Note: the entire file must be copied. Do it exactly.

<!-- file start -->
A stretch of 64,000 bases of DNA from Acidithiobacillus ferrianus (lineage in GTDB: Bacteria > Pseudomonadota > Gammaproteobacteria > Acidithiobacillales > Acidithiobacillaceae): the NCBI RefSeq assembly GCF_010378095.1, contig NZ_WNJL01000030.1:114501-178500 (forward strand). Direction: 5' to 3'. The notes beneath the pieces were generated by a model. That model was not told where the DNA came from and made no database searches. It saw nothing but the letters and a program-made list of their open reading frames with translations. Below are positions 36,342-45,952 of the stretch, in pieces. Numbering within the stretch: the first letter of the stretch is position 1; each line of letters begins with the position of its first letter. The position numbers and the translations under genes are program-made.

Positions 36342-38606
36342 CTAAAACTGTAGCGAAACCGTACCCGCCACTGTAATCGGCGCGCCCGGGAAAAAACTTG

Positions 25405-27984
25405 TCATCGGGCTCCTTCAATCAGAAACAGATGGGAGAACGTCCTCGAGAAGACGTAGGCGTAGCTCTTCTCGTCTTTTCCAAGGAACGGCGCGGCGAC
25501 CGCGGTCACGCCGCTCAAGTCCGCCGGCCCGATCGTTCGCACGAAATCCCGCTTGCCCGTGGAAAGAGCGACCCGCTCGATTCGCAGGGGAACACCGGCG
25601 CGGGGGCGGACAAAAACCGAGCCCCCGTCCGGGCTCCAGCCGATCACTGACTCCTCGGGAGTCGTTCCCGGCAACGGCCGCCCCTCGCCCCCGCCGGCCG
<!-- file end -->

A stretch of 64,000 bases of DNA from Acidithiobacillus ferrianus (lineage in GTDB: Bacteria > Pseudomonadota > Gammaproteobacteria > Acidithiobacillales > Acidithiobacillaceae): the NCBI RefSeq assembly GCF_010378095.1, contig NZ_WNJL01000030.1:114501-178500 (forward strand). Direction: 5' to 3'. The notes beneath the pieces were generated by a model. That model was not told where the DNA came from and made no database searches. It saw nothing but the letters and a program-made list of their open reading frames with translations. Below are positions 36,342-45,952 of the stretch, in pieces. Numbering within the stretch: the first letter of the stretch is position 1; each line of letters begins with the position of its first letter. The position numbers and the translations under genes are program-made.

Positions 36342-38606
36342 CTAAAACTGTAGCGAAACCGTACCCGCCACTGTAATCGGCGCGCCCGGGAAAAAACTTG

Positions 25405-27984
25405 TCATCGGGCTCCTTCAATCAGAAACAGATGGGAGAACGTCCTCGAGAAGACGTAGGCGTAGCTCTTCTCGTCTTTTCCAAGGAACGGCGCGGCGAC
25501 CGCGGTCACGCCGCTCAAGTCCGCCGGCCCGATCGTTCGCACGAAATCCCGCTTGCCCGTGGAAAGAGCGACCCGCTCGATTCGCAGGGGAACACCGGCG
25601 CGGGGGCGGACAAAAACCGAGCCCCCGTCCGGGCTCCAGCCGATCACTGACTCCTCGGGAGTCGTTCCCGGCAACGGCCGCCCCTCGCCCCCGCCGGCCG